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Reading Pile: Remina HC


I tend to enjoy Junji Ito books more when they're shorter stories as I digest his works as if they were just fever nightmares that he's translated into comics. I don't see much of a point in trying to figure out what they're about sometimes because like....c'mon.

In Remina's case it felt like a fun idea that he added a lot of padding to, and the padding is amusing, but ultimately forces you to take a 'don't think about it too much' stance a little too often. The story is basically about a scientist in the future discovering an alien planet that has emerged out of a black hole, naming that planet after his daughter, and then the planet quickly meandering across the cosmos as it eats and destroys planets on its way to Earth.

It's basically Lovecraft+Unicron+Ego. And before you 'um actually' me and say Galactus over Unicron, a planet eating a planet is a far more disturbing concept and Unicron has a more eldritch tone. And Lovecraft is obviously Junji Ito's jam so we're going with Unicron.


People go insane, blame the scientist and his daughter, and most of the story follows the plight of the girl Remina as the entire world is actively trying to murder her. Yes, the entire world. And don't ask why they're flying.

The sub-story focusing on the horror of mankind would usually be just the right fit for an apocalyptic tale like this, but it would help if Remina herself had any real characterization besides 'constantly helpless'. Which is a Junji Ito default because as most of his stories are short form his characters are supposed to be ciphers, blank slates we project ourselves onto. And you can argue that her lack of character is part of the theme of her identity being dissolved by the fame that was forced upon her, and yes that works. However, after a long sequence of would-be heroes of various motivations tossing her along like a damsel in distress hot potato, it just got a bit ridiculous. Giving her a tiny bit more agency would have gone a long way.

The insane nature of the concept and storytelling both walk a fine line between fantastic and wtf, so I have a very split opinion on this book. For example, the final character to take up the responsibility of saving Remina is a random homeless man who happens to be tortured by the crowds simply because he was near her. He actively becomes her savior, literally carrying her over his back as they jump and fly around the world (again, don't ask about that, it opens a different can of worms). Part of me is down with that, because it offers some hope in mankind as this random stranger wants nothing from Remina as opposed to all the previous male characters. On the flip side, he has an enormously unlikely payoff at the end that connects to a loose plot thread by sheer chance. It doesn't feel lazy, but it requires a little too much faith in kismet for such a nihilistic story.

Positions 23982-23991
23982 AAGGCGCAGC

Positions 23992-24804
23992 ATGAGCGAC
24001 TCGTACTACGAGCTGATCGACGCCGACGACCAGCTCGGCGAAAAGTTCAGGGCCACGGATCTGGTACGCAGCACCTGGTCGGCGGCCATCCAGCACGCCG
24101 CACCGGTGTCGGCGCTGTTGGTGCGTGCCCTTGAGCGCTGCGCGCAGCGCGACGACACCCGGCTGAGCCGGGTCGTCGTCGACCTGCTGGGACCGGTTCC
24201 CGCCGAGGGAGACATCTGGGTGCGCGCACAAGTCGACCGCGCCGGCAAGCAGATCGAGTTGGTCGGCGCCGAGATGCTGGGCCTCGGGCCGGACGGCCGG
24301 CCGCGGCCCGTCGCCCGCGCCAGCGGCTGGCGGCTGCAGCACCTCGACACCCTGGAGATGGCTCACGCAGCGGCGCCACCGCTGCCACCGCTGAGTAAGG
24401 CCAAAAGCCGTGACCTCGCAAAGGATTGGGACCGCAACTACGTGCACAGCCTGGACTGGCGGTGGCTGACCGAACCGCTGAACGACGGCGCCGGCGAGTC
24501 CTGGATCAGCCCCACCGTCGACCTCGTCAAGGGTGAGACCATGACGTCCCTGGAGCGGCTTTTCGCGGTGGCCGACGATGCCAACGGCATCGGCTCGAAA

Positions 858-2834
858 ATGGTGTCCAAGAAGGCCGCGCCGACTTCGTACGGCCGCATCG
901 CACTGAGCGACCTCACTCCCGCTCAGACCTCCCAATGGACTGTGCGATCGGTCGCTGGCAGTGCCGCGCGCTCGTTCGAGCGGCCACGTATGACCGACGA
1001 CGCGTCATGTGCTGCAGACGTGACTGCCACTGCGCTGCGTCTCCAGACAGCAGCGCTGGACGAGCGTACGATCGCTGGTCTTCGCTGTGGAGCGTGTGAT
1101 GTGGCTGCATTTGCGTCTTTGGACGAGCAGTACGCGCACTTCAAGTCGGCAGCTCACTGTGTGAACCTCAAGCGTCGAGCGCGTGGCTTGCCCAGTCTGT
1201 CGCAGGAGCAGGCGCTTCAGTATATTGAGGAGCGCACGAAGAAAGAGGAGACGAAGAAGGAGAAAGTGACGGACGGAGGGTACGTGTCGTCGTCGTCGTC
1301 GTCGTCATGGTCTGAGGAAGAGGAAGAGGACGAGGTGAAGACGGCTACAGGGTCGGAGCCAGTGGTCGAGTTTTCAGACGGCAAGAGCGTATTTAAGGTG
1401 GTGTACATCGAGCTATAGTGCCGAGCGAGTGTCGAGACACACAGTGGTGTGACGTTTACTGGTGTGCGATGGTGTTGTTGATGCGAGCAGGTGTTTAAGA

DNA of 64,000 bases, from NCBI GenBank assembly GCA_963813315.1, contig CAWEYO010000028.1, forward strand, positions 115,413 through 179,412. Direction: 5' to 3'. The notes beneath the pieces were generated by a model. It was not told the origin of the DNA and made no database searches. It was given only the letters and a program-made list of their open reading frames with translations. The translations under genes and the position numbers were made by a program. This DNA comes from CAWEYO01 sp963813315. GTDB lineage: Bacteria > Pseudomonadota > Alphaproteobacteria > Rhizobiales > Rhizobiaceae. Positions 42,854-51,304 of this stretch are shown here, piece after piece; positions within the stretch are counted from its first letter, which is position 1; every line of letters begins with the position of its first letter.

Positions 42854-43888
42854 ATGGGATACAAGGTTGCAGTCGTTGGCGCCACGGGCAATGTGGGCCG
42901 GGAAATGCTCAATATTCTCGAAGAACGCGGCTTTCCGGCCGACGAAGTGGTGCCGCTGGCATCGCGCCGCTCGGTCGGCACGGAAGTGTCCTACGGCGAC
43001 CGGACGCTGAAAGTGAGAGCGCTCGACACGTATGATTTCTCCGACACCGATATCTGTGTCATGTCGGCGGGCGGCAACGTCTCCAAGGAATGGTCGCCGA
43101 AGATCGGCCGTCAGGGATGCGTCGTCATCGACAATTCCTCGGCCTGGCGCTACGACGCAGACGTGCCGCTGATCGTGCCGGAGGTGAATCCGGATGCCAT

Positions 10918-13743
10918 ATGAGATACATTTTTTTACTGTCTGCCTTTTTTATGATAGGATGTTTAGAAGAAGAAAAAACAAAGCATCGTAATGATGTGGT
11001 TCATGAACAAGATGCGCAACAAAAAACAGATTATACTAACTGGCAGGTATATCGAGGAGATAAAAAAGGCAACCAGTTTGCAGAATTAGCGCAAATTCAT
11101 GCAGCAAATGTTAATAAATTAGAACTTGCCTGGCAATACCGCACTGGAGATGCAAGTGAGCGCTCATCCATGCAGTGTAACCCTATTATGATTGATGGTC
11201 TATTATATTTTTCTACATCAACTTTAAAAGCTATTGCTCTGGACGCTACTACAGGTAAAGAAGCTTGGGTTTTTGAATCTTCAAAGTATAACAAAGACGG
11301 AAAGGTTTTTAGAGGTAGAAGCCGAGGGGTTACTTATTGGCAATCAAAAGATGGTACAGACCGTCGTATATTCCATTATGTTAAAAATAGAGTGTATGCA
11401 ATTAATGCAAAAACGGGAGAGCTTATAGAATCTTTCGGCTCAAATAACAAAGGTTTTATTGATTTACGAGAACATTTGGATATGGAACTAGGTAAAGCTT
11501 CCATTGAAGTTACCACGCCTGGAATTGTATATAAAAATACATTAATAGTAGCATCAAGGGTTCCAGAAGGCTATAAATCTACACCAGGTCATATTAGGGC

For every positive there's an equal negative, but the negatives are all so ridiculously entertaining that I suppose it doesn't matter. Trying to impose too much sense in some Ito stories is the same as trying to impose order in a dream, and while there is most certainly meaning to be gleamed there's also just going to be people melting and giant tongues caressing the planet simply because.

If you read and enjoy Junji Ito you're most likely going to get this book regardless, and I think you'll like it. If you have never read anything by Ito then I'm not sure if I would recommend this to you as your first taste. I think I enjoyed works like GYO more, and collections of GYO include shorts such as The Enigma of Amigara Fault so it's a pretty great package. But even though I don't favor Remina above some of his other works, it's still engaging and fascinating, with plenty of engrossing nightmare imagery. And in the end, that is one of the major factors for collecting his books.


Just sit back, enjoy the weird visuals, and go with the goopy flow.


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